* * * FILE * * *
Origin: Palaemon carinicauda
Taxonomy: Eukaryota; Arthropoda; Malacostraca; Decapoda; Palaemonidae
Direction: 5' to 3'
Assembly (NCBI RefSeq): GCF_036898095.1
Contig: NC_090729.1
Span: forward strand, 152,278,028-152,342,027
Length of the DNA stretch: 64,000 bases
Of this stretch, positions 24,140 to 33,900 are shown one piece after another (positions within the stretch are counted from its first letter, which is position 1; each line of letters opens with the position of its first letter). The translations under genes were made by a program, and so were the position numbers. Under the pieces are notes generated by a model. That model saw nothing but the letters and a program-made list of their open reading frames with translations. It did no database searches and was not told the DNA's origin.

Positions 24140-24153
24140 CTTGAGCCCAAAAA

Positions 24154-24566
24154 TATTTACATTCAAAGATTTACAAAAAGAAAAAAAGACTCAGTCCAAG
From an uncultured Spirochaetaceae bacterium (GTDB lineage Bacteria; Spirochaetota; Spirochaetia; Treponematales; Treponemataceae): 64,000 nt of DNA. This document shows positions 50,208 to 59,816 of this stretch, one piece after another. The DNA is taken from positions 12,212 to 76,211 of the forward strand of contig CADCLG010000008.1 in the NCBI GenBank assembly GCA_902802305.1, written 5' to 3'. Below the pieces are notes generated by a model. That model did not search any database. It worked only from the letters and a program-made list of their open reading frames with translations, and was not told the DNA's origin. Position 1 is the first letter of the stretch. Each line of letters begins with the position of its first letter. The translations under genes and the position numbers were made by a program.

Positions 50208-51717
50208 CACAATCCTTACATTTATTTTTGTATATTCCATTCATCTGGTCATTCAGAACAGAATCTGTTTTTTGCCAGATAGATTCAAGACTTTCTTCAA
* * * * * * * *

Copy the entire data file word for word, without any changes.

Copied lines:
Origin: Palaemon carinicauda
Taxonomy: Eukaryota; Arthropoda; Malacostraca; Decapoda; Palaemonidae
Direction: 5' to 3'
Assembly (NCBI RefSeq): GCF_036898095.1
Contig: NC_090729.1
Span: forward strand, 152,278,028-152,342,027
Length of the DNA stretch: 64,000 bases
Of this stretch, positions 24,140 to 33,900 are shown one piece after another (positions within the stretch are counted from its first letter, which is position 1; each line of letters opens with the position of its first letter). The translations under genes were made by a program, and so were the position numbers. Under the pieces are notes generated by a model. That model saw nothing but the letters and a program-made list of their open reading frames with translations. It did no database searches and was not told the DNA's origin.

Positions 24140-24153
24140 CTTGAGCCCAAAAA

Positions 24154-24566
24154 TATTTACATTCAAAGATTTACAAAAAGAAAAAAAGACTCAGTCCAAG
From an uncultured Spirochaetaceae bacterium (GTDB lineage Bacteria; Spirochaetota; Spirochaetia; Treponematales; Treponemataceae): 64,000 nt of DNA. This document shows positions 50,208 to 59,816 of this stretch, one piece after another. The DNA is taken from positions 12,212 to 76,211 of the forward strand of contig CADCLG010000008.1 in the NCBI GenBank assembly GCA_902802305.1, written 5' to 3'. Below the pieces are notes generated by a model. That model did not search any database. It worked only from the letters and a program-made list of their open reading frames with translations, and was not told the DNA's origin. Position 1 is the first letter of the stretch. Each line of letters begins with the position of its first letter. The translations under genes and the position numbers were made by a program.

Positions 50208-51717
50208 CACAATCCTTACATTTATTTTTGTATATTCCATTCATCTGGTCATTCAGAACAGAATCTGTTTTTTGCCAGATAGATTCAAGACTTTCTTCAA